Globalisation for me seems to be not first-order harm and I find it very hard not to think about the billion people who have been dragged out of poverty as a result.
But here are some general impressions I got from the talks and participants: 1.
I still wanted to ask the panel “Given that 30-50% of kids fail high school algebra, how do you expect them to learn computer science?
”, but by the time I had finished finding that statistic they had moved on to a different topic. The cutting edge in AI goal alignment research is the idea of inverse reinforcement learning.
Normal reinforcement learning is when you start with some value function (for example, “I want something that hits the target”) and use reinforcement to translate that into behavior (eg reinforcing things that come close to the target until the system learns to hit the target).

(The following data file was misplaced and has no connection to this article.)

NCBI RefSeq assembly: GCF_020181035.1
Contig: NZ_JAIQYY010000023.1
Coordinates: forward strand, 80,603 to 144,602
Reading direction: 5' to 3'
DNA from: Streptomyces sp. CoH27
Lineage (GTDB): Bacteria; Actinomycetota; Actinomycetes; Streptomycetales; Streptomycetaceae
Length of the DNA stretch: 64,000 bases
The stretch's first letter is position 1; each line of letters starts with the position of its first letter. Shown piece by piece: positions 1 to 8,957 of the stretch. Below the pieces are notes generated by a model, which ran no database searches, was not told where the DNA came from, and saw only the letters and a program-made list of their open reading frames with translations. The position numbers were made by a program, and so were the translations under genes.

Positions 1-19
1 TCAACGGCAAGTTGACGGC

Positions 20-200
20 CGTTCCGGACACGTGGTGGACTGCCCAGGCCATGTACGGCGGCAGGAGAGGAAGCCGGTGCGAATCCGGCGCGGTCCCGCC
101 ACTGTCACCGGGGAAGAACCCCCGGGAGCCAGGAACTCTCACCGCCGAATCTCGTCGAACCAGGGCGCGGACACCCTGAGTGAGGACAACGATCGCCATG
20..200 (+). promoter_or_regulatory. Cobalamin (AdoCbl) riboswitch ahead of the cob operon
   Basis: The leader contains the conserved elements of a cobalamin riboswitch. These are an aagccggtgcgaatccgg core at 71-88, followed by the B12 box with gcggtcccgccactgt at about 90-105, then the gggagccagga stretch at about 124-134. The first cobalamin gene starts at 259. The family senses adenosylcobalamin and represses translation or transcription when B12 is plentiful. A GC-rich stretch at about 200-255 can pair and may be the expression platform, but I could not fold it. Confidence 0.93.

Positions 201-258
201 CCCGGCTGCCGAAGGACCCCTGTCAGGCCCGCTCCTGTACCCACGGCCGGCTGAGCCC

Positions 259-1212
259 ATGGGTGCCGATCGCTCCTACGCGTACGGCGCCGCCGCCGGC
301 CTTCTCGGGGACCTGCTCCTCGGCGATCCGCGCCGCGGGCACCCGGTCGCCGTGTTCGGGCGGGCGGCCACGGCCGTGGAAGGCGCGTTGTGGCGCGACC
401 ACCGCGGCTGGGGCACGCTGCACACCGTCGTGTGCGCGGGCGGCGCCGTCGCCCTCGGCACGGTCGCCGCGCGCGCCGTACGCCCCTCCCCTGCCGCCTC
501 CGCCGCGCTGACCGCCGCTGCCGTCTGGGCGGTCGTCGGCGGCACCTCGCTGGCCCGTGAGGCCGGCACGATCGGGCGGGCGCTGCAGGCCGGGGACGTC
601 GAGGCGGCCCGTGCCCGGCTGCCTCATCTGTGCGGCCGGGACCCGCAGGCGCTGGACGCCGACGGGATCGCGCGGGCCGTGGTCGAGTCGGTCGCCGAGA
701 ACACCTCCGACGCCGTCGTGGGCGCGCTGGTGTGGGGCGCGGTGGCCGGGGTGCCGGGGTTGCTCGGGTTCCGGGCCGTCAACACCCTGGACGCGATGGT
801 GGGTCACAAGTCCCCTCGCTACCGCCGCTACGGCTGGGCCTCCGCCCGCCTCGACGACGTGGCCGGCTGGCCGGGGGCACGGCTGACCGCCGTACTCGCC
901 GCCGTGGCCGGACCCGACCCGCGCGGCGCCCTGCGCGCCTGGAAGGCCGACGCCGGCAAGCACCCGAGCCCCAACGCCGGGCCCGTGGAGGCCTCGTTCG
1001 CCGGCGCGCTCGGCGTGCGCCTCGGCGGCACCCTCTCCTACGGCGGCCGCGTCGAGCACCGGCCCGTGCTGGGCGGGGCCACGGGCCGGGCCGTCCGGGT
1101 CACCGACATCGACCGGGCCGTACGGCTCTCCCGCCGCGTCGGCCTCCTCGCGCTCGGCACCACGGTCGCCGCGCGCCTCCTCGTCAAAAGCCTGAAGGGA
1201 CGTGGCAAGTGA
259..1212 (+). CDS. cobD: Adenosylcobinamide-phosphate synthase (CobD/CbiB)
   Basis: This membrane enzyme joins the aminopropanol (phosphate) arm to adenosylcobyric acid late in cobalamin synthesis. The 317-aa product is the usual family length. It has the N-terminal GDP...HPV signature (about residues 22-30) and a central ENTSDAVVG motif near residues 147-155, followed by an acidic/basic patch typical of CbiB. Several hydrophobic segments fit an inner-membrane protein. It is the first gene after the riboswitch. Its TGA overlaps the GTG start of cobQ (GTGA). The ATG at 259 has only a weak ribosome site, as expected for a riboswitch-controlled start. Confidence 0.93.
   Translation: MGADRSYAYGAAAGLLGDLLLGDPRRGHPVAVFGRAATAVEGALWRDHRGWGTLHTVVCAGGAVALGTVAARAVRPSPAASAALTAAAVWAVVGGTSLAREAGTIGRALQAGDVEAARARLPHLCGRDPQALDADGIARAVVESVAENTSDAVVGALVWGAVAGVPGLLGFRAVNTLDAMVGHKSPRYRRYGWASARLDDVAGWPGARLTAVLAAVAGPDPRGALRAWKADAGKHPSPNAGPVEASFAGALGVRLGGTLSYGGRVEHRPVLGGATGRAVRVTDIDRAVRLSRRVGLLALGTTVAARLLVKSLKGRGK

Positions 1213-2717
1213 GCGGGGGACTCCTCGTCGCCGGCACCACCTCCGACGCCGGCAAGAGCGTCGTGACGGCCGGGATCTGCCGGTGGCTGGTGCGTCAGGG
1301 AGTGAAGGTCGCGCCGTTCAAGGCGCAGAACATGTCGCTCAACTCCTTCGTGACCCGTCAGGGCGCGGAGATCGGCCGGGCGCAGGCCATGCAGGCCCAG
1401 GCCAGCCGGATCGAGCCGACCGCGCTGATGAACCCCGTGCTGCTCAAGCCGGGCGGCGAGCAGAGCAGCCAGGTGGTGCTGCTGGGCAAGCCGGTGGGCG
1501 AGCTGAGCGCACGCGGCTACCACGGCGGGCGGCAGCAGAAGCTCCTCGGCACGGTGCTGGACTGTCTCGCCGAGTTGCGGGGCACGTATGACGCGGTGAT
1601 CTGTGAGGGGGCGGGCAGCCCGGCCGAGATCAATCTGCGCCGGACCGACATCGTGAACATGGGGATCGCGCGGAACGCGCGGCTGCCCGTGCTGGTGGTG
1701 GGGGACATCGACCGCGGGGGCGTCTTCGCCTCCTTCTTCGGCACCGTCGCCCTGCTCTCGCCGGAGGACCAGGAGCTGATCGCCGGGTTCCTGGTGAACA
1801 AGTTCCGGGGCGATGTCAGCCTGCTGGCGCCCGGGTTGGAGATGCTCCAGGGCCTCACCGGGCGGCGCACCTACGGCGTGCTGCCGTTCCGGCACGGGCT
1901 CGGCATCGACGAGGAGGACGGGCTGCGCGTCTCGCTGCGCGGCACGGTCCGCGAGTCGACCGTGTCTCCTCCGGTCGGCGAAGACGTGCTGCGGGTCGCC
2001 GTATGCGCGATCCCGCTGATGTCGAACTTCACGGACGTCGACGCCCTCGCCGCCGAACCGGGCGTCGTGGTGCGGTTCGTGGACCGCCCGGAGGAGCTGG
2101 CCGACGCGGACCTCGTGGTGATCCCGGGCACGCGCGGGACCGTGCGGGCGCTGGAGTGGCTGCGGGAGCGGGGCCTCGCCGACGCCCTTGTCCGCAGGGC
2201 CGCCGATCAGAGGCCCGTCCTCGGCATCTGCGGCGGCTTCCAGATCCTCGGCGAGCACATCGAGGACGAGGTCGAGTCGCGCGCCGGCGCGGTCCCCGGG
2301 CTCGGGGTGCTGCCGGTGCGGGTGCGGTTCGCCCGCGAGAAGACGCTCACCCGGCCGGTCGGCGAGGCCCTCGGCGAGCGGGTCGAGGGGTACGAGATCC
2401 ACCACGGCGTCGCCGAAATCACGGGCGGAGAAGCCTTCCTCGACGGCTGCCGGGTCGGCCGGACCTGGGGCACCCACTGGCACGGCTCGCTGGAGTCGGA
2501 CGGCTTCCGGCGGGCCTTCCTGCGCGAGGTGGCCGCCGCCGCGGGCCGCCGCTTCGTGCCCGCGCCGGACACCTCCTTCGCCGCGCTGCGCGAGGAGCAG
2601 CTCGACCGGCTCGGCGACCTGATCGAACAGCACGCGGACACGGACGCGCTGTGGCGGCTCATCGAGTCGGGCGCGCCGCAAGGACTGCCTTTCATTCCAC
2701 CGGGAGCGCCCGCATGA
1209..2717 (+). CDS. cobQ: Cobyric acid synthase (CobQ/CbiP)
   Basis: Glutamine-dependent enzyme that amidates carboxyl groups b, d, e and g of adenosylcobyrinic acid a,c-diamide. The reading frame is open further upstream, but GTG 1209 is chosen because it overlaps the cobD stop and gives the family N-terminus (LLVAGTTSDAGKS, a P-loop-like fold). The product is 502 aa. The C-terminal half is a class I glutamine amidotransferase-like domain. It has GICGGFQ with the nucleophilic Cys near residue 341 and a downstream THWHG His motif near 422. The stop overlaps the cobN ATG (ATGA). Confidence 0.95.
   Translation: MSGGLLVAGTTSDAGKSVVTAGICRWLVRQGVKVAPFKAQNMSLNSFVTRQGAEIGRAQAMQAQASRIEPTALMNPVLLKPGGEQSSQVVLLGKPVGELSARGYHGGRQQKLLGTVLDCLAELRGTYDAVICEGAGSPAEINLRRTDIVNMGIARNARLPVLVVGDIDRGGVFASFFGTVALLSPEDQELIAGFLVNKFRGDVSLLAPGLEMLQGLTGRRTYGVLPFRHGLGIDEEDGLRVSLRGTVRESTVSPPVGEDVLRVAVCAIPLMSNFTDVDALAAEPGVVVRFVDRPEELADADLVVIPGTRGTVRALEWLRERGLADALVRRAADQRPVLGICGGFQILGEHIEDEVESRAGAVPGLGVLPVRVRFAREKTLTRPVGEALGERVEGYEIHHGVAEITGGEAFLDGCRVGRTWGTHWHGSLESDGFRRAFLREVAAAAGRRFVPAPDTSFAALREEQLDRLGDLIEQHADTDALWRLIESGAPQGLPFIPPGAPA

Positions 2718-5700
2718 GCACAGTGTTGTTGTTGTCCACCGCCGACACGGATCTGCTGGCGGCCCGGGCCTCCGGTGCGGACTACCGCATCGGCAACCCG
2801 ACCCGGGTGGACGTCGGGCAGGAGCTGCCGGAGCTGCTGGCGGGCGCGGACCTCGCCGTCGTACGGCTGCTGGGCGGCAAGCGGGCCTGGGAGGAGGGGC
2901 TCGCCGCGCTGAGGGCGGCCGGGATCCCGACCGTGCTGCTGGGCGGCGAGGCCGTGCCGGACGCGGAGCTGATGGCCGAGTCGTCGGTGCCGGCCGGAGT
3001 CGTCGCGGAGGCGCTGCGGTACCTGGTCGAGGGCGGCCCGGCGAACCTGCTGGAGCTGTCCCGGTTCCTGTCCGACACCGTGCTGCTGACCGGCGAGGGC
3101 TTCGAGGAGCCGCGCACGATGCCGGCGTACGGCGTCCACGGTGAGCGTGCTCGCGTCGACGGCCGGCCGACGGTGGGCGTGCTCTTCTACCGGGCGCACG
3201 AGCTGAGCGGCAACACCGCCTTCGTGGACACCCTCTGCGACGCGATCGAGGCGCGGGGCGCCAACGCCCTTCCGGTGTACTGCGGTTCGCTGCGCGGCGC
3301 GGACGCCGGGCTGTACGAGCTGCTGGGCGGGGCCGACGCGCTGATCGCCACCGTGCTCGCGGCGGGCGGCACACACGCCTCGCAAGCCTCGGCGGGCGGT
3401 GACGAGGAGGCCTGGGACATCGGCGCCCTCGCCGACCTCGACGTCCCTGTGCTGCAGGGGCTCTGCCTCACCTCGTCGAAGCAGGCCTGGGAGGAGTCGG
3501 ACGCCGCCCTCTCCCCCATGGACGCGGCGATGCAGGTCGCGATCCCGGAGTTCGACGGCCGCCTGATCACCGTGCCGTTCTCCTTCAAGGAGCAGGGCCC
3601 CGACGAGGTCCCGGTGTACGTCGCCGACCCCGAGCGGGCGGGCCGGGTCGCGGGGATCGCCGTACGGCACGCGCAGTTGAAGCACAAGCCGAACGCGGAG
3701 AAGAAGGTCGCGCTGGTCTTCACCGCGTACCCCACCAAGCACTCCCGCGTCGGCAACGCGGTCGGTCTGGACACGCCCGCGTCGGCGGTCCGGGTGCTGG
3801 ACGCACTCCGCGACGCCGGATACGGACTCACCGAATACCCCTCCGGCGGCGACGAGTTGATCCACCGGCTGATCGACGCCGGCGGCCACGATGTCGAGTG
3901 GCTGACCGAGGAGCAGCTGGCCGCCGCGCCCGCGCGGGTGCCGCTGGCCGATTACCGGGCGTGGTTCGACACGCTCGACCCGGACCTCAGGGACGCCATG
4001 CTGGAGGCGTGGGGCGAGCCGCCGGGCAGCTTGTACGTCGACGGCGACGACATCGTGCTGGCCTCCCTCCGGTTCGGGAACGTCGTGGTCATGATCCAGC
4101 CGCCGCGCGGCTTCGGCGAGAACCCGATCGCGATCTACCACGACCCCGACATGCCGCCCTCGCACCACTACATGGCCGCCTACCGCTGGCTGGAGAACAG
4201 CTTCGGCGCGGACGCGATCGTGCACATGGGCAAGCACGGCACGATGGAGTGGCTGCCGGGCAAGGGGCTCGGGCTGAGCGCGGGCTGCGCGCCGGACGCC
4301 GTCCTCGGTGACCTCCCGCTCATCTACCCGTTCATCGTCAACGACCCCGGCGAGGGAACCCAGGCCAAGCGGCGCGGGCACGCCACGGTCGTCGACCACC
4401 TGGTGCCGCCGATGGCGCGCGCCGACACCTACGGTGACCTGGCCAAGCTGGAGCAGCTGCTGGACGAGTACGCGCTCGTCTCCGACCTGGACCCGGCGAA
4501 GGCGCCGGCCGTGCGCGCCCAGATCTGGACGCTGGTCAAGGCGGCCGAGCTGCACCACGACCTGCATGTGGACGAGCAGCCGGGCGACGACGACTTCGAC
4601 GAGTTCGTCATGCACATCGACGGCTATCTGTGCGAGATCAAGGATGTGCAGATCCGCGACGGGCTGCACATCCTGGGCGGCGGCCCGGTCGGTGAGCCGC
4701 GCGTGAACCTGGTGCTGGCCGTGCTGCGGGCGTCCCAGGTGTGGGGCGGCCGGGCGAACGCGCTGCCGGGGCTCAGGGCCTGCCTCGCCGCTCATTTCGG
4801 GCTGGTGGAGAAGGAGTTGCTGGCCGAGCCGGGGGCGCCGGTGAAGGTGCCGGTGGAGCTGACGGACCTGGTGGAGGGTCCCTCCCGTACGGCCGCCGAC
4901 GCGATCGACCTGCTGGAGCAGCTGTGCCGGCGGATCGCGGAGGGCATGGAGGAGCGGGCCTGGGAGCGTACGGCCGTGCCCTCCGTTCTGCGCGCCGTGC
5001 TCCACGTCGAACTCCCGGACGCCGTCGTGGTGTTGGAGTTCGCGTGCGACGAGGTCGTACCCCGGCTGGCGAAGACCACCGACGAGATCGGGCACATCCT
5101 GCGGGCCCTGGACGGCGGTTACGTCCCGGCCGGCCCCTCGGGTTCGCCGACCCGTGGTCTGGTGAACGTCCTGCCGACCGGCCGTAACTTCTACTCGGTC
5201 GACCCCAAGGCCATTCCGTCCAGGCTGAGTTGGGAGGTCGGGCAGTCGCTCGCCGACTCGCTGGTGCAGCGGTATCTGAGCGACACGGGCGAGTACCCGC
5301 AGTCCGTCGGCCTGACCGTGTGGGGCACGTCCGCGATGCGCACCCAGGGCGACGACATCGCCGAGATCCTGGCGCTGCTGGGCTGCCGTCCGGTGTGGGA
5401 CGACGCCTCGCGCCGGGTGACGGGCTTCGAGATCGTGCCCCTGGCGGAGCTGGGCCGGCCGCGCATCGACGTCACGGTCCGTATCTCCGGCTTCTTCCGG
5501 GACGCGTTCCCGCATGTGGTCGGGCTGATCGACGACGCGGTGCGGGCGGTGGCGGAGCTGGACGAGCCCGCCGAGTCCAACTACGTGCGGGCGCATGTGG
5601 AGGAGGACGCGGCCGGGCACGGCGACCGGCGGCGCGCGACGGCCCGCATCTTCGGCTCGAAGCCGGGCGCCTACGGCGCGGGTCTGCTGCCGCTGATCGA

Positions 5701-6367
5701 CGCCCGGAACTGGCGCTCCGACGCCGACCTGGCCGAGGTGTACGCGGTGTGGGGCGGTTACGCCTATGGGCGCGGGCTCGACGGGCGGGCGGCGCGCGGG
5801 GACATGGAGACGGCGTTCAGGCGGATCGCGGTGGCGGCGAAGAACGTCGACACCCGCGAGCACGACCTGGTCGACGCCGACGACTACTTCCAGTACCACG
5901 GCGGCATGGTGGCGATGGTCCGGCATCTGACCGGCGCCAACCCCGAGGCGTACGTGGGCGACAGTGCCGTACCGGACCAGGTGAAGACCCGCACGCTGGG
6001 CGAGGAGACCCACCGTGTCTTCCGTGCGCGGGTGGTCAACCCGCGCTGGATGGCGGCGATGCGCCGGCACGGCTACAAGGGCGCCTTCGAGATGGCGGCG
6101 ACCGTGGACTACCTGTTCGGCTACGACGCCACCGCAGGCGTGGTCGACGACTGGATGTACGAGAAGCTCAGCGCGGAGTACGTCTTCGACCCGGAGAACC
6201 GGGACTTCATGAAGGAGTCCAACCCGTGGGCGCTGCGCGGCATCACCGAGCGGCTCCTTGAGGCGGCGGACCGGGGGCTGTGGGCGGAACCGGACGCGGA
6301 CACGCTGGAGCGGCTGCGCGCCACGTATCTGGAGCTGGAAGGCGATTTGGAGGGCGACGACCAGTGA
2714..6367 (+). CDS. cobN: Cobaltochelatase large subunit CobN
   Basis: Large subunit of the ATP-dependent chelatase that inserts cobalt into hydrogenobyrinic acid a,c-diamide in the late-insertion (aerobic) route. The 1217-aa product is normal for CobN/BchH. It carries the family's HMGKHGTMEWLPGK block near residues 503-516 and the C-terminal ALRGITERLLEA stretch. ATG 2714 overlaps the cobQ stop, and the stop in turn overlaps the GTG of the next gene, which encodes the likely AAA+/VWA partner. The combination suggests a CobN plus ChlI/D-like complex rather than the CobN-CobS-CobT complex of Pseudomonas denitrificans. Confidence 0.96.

Inverse reinforcement learning is when you start by looking at behavior and use it to determine some value function (for example, “that program keeps hitting that spot over there, I bet it’s targeting it for some reason”).
Since we can’t explain human ethics very clearly, maybe it would be easier to tell an inverse reinforcement learner to watch the stuff humans do and try to figure out what values we’re working off of – one obvious problem being that our values predict our actions much less than we might wish.